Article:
Six decades of violent conflict in Colombia have resulted in the mass displacement of eight million people from towns and villages across the country to the urban centers. Amongst the growing population of desplazados (the displaced), women have come to play a crucial role in grassroots organizing and mobilizing around existing and emergent legal frameworks for obtaining justice. As a native of Bogotá, I grew up with an awareness of the ongoing conflict between paramilitary and guerilla organizations, which had reached a boiling point near the turn of the millennium. This background was influential in defining my research interests for the International Development Studies (IDS) program.
At the time of conducting my fieldwork in 2018, two years had passed since the signing of the much-heralded peace accord in Colombia, and there was optimism as to its potential. On paper, the transitional justice framework consisted of fairly extensive reparative measures for victims, from monetary compensation to land restitution, medical and psychological support, and symbolic reparations. The overarching assumption guiding the framework was that past abuses could be “repaired” individually, like checkmarks on a list, through a top-down state-directed process of post-conflict transition—a presumption which subsequent events have rendered problematic. The focus of my research, conversely, was on highlighting the role of women’s agency and legal mobilization in striving for transformative justice and for providing opportunities for autonomous decision-making in the face of a largely unresponsive state.
My four months of fieldwork brought me in contact with numerous victims of violent conflict and displacement. Yet many of these same women were at the forefront of mobilizing and attending to the complexities of creating and registering their own legal entities to that end. They were frequently also breadwinners and responsible for the care of their children.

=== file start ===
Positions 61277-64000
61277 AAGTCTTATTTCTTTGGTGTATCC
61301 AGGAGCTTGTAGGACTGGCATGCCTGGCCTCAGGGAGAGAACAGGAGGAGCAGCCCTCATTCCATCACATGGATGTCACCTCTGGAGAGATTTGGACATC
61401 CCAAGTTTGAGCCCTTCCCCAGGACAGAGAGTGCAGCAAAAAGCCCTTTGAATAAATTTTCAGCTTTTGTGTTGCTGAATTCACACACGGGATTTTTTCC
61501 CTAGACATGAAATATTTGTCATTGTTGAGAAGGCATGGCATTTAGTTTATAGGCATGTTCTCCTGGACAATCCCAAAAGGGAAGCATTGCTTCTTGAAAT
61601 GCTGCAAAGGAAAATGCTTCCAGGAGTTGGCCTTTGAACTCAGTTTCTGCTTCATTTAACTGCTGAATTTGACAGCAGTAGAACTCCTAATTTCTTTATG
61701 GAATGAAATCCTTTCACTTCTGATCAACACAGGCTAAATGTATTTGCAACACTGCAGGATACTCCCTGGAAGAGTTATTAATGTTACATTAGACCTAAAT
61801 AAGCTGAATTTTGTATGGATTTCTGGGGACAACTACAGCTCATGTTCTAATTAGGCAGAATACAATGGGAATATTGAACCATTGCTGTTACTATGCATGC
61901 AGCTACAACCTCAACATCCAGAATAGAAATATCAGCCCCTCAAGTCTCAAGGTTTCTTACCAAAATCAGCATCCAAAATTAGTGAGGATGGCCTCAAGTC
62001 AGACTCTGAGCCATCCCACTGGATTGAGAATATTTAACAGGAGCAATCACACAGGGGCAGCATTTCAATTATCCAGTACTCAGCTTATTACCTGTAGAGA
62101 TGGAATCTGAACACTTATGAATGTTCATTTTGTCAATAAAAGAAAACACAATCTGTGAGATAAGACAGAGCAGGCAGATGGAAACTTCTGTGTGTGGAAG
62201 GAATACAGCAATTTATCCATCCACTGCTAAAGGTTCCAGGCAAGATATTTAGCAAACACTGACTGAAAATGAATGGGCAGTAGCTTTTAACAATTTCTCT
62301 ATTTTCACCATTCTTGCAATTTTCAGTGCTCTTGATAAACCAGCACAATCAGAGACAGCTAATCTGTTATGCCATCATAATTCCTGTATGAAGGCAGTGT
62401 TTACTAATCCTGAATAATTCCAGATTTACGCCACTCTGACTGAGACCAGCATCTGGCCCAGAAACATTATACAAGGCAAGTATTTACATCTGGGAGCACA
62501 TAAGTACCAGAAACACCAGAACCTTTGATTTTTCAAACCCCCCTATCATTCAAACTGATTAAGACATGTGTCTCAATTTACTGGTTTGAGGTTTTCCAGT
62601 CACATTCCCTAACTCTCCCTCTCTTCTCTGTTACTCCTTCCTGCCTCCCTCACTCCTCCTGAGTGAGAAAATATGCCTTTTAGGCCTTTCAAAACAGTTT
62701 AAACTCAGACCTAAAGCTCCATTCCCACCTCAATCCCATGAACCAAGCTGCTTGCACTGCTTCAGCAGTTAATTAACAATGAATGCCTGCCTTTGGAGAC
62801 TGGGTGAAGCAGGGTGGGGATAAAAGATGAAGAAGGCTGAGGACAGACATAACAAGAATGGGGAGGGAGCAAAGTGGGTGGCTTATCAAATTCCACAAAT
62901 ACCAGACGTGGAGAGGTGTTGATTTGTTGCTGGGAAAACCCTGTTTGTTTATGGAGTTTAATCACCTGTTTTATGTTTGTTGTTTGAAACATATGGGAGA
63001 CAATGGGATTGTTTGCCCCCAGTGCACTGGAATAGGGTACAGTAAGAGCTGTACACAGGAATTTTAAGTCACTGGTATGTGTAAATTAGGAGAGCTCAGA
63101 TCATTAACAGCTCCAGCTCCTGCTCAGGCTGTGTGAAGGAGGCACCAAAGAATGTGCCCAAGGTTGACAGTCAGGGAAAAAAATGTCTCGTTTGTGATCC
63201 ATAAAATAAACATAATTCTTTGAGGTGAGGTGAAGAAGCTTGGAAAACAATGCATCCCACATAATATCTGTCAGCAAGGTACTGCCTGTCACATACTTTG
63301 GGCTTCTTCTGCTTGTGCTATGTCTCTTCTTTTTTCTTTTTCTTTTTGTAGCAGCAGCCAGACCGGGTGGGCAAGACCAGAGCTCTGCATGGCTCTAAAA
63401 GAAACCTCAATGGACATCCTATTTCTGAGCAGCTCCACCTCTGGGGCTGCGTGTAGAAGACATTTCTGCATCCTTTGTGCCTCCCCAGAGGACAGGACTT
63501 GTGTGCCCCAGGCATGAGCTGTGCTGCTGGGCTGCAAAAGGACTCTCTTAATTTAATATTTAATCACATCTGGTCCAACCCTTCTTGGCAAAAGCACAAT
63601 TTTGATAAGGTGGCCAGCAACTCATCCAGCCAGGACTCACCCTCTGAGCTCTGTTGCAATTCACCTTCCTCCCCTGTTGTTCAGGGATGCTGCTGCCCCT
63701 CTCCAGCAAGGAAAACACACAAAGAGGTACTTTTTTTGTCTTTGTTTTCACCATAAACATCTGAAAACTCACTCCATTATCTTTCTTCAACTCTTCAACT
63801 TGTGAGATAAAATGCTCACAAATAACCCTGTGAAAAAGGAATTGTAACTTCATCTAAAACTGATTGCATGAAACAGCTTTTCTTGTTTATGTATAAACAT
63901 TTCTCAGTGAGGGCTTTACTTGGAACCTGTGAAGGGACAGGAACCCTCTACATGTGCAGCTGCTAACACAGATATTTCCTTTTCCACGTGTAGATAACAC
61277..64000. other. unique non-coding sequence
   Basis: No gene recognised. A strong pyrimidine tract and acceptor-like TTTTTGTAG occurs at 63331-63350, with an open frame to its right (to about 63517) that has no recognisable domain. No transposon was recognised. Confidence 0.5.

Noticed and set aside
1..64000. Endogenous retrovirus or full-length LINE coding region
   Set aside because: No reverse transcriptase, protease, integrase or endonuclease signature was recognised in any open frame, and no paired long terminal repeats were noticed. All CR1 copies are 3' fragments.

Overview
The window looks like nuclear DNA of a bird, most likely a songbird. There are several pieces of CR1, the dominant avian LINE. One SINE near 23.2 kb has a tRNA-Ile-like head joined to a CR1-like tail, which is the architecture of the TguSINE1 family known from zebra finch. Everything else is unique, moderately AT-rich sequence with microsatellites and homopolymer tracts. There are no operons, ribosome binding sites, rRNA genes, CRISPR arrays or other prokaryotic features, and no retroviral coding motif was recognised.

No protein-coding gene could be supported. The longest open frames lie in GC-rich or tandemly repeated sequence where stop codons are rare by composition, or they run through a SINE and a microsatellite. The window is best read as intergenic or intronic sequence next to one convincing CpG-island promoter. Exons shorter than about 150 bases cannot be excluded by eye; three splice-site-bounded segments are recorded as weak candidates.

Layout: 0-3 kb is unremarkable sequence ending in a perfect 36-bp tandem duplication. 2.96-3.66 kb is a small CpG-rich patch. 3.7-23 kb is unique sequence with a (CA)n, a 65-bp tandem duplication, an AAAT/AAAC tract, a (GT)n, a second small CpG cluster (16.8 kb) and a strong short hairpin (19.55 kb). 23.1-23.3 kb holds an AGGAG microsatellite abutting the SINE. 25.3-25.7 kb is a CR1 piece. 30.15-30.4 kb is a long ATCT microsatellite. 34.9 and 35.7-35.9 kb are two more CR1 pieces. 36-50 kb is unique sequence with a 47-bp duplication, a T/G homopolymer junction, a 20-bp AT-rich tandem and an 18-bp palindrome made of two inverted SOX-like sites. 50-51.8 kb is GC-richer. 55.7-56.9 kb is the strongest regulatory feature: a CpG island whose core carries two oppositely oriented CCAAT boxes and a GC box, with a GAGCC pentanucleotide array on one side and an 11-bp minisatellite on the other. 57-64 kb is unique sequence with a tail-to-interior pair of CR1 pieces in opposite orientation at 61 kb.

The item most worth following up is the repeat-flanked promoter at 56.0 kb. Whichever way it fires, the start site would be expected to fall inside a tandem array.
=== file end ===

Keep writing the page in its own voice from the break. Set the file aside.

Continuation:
Despite my acquaintance with the context and history of the conflict, the fieldwork was not without its challenges. Many of the women I encountered had initial reservations as to my motives. The work of rapport building thus entailed frequent visits for coffee or lunch with organizers, or stopping by the offices of their organizations, which often doubled as their homes. Fortunately, I was also able to take an internship at the Instituto Latinoamericano para una Sociedad y un Derecho Alternativos (ILSA - the Latin American Institute for Alternative Justice and Society), which offers pro bono legal services for transitional justice cases. This proved to be an excellent starting point for making first contact, and I was eventually able to interview 23 women from 15 separate organizations.
One of the outstanding aspects of the IDS program is that it attracts researchers with a genuine interest in helping solve real-world problems. I feel my time in the program and my experiences on the field have given me a more rich and critical perspective on what this might entail. Often it involves listening to and amplifying the voices of those already generating solutions within their local context, rather than attempting to apply predefined development formulas. The preliminary coursework provides conceptual tools for guiding one’s inquiry, but the field has a way of challenging assumptions, and it is essential to approach it prepared to listen and absorb the full experience.